This blog was originally posted at: http://smartblogs.com/finance/2013/01/18/what-state-economy/.
As Barack Obama begins his second term as the 44th president of the United States, the economy is better than it was in January 2009 at the start of his first term. But what is the state of the U.S. economy? And how might it look in the future? This post looks at some of the key economic and demographic indicators by location. While the U.S. overall is doing better, conditions in local economies may vary.
When Barack Obama first took office in January 2009, the U.S. unemployment rate was 7.8%. During Obama’s first term that figure jumped to 10% in October 2009. The current rate was back to 7.8% as of December 2012, according to the Bureau of Labor Statistics.
Individual states have different results for unemployment depending on local economies. From January 2009 to November 2012 (the most recent available statistics by state), 27 states have a lower unemployment rate. Michigan showed the largest decrease in unemployment — from 11.3% to 8.9% — due in part to better performance by car companies.
Unemployment rates increased in 21 states between January 2009 and November 2012. New Jersey posted the highest increase in unemployment — from 7.4% to 9.6%. A variety of factors may have contributed to this increase, including the effects of Hurricane Sandy.
Unemployment rates in Georgia, Oklahoma, and the District of Columbia were the same in January 2009 as in November 2012.
Unemployment rates may vary for individual counties due to local economic conditions. Of the 3,137 counties in the U.S., 84.8% had a decrease in unemployment during Obama’s first term, 13.5% had an increase, and the rest stayed the same. The county with the largest decrease in unemployment was Sargent County, N.D. Its unemployment rate decreased from 28% in January 2009 to just 2% in November 2012. This dramatic drop in unemployment rates may be due in part to the $250 million, 77-turbine PrairieWinds ND1 wind-farm project and the discovery of crude oil in the Bakken Formation, with an estimated 3 billion to 4 billion barrels of recoverable oil, only a tiny percentage of which has been tapped.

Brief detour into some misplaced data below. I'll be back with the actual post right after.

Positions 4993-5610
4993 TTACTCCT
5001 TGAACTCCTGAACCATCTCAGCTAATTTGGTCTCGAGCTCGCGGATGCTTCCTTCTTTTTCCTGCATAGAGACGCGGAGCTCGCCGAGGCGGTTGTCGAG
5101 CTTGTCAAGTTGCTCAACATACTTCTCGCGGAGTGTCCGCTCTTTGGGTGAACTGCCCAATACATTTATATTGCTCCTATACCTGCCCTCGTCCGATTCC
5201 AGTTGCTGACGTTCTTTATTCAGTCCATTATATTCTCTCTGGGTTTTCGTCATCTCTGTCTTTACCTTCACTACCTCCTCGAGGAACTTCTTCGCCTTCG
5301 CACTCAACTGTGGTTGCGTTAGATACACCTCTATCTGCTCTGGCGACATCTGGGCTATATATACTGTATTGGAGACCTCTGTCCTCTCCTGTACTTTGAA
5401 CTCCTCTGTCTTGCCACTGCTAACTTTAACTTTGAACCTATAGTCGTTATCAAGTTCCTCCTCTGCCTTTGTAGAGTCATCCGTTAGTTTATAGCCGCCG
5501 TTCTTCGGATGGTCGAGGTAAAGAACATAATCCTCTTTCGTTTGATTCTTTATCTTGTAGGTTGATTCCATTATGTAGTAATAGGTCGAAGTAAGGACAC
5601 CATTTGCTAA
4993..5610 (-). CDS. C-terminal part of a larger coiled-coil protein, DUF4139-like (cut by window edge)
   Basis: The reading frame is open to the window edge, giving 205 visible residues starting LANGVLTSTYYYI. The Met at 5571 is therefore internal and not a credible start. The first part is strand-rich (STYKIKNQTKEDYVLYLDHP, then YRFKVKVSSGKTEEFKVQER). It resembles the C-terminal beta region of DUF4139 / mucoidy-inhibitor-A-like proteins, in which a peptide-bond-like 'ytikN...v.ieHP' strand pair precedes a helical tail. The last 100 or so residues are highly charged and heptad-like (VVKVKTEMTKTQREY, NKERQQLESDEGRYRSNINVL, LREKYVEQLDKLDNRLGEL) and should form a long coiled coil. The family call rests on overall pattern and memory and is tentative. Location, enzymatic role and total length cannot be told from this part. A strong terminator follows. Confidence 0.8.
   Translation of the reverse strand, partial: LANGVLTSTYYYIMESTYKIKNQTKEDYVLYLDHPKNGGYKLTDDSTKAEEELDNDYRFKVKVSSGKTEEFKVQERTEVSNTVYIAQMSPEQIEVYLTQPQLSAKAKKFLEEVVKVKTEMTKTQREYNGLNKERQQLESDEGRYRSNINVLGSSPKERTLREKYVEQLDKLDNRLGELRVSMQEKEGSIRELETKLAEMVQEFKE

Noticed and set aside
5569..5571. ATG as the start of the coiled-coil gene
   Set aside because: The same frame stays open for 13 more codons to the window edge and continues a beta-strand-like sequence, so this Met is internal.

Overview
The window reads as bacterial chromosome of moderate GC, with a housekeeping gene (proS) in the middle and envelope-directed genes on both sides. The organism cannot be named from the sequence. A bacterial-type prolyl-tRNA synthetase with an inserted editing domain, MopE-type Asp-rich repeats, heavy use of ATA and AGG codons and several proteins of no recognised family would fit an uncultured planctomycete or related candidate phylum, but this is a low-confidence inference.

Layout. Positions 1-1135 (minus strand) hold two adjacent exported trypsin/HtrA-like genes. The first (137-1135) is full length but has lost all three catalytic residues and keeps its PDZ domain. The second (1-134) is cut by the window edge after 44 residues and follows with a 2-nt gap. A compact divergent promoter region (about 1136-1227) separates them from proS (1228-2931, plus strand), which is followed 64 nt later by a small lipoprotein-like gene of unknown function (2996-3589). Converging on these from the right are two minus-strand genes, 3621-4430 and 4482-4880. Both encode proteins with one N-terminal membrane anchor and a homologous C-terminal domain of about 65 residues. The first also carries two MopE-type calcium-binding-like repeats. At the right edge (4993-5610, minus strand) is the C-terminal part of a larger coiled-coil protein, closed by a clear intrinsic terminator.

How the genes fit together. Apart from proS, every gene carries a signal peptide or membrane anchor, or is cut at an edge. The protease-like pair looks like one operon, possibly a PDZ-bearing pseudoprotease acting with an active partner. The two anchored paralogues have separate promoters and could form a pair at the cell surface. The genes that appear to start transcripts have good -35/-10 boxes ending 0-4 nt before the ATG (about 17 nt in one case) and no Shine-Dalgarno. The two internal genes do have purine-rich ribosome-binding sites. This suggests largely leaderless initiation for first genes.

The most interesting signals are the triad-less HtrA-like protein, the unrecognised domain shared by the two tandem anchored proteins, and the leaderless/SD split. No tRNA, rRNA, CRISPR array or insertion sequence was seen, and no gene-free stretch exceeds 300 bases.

Yuma County, Ariz., wasn’t as fortunate as Sargent County. Its unemployment rate increased more than any other county going from a high 16.8%in January 2009 to 27.5% in November 2012. This high unemployment is attributed to the seasonal nature of agricultural hiring. Agriculture is a large industry in this rural county.
What do the unemployment number look like in your state or county? Use this interactive map to find out.
Median Household Income
Income is a key indicator of consumer confidence. The U.S. median household income in 2012, according to estimates from Esri, a geographic information systems company, is $50,157. This is down 7.9% from $54,442 in 2010. Esri expects the median household income to increase 13.4% to $56,895 by 2017 as the economy improves.
The state with the highest median household income in 2012 is Maryland at $68,038. Mississippi has the lowest median household income of $36,381. Both states, according to Esri, will increase their median household incomes by 2017. Median income in Maryland will rise 18% to $80,426 and Mississippi’s will rise 14.7% to $41,732.
ZIP codes with the highest median incomes are all in or near major cities. Many of the top ZIPs are in New York state. They include 10106 (New York, N.Y.), 10506 (Bedford, N.Y.), and 11765 (Mill Neck, N.Y.). Other top ZIP codes include 94027 (Atherton, Calif.), 07979 (Pottersville, N.J.), and 60043 (Kenilworth, Ill.).
Check out the map to find more details about median household incomes around the nation.
The demographics in the U.S. is changing. Overall, the population is getting older. In 2010, the median age was 37.1. In 2012 it is 37.3. Esri predicts that the median age will be 37.8 in 2017. Another striking change is the growth of minority populations. According to the Census Bureau, minority races include American Indian or Alaska Native, Asian, Black, Native Hawaiian or Other Pacific Islander as well as the Hispanic ethnic group.
The biggest change in U.S. demographics is growth of the minority population. Currently, 37% of the population is considered a minority. A person in the “majority” is considered to be white, non-Hispanic. Esri estimates that minorities will be 39.1% of the total population in 2017.
In many local areas of the U.S., white, non-Hispanics are no longer in the majority. In Hawaii, California, New Mexico, and Texas, minorities are now the majority. By 2017, Nevada may be added to that list.
Several ZIP codes where almost 100% of the population is a minority include 60621 (Chicago), 11412 (Saint Albans, N.Y.), and 90001 (Los Angeles). In ZIP code 60621, 97.7% of the population is Black. In 11412, 91.8% is Black, and in 90001 89.2% is Hispanic and 10.1% is Black. Most ZIP codes with higher percentages of minority populations are located in the South and West.
Explore this interactive map and learn about the minority population percentages in your neighborhood:
Why Does this Matter?
The U.S. economy appears to be improving as household income and home values increase, and unemployment is leveling off and declining. Local economies vary. Some are adding jobs more quickly than others. Incomes and home values are rising in some places. The demographics are changing everywhere, more rapidly in the South and West. Knowing how the nation is changing and at the local level can help President Obama and other policymakers make the best decisions and policies to serve the nation.
Pam Allison is a digital-media and marketing strategist and a location-intelligence consultant.